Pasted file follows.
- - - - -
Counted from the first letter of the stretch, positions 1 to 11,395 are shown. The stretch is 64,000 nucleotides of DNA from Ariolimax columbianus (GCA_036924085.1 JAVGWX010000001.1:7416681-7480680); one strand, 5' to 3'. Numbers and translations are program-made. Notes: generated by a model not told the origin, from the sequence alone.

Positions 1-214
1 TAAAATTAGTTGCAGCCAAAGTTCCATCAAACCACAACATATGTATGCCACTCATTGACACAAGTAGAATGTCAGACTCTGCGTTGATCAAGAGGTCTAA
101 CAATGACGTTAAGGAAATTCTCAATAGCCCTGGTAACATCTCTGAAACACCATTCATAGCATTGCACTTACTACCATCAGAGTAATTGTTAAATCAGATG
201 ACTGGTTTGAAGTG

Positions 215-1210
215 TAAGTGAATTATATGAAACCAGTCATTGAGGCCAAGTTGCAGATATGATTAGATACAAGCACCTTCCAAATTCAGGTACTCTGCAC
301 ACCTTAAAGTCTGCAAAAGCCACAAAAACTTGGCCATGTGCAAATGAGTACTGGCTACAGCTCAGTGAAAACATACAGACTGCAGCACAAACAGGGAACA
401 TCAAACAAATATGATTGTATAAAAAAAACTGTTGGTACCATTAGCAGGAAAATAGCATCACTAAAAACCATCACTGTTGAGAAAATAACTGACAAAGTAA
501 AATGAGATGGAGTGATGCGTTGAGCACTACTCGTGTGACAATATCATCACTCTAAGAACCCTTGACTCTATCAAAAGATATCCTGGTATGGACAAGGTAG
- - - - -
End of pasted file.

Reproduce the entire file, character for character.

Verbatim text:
Counted from the first letter of the stretch, positions 1 to 11,395 are shown. The stretch is 64,000 nucleotides of DNA from Ariolimax columbianus (GCA_036924085.1 JAVGWX010000001.1:7416681-7480680); one strand, 5' to 3'. Numbers and translations are program-made. Notes: generated by a model not told the origin, from the sequence alone.

Positions 1-214
1 TAAAATTAGTTGCAGCCAAAGTTCCATCAAACCACAACATATGTATGCCACTCATTGACACAAGTAGAATGTCAGACTCTGCGTTGATCAAGAGGTCTAA
101 CAATGACGTTAAGGAAATTCTCAATAGCCCTGGTAACATCTCTGAAACACCATTCATAGCATTGCACTTACTACCATCAGAGTAATTGTTAAATCAGATG
201 ACTGGTTTGAAGTG

Positions 215-1210
215 TAAGTGAATTATATGAAACCAGTCATTGAGGCCAAGTTGCAGATATGATTAGATACAAGCACCTTCCAAATTCAGGTACTCTGCAC
301 ACCTTAAAGTCTGCAAAAGCCACAAAAACTTGGCCATGTGCAAATGAGTACTGGCTACAGCTCAGTGAAAACATACAGACTGCAGCACAAACAGGGAACA
401 TCAAACAAATATGATTGTATAAAAAAAACTGTTGGTACCATTAGCAGGAAAATAGCATCACTAAAAACCATCACTGTTGAGAAAATAACTGACAAAGTAA
501 AATGAGATGGAGTGATGCGTTGAGCACTACTCGTGTGACAATATCATCACTCTAAGAACCCTTGACTCTATCAAAAGATATCCTGGTATGGACAAGGTAG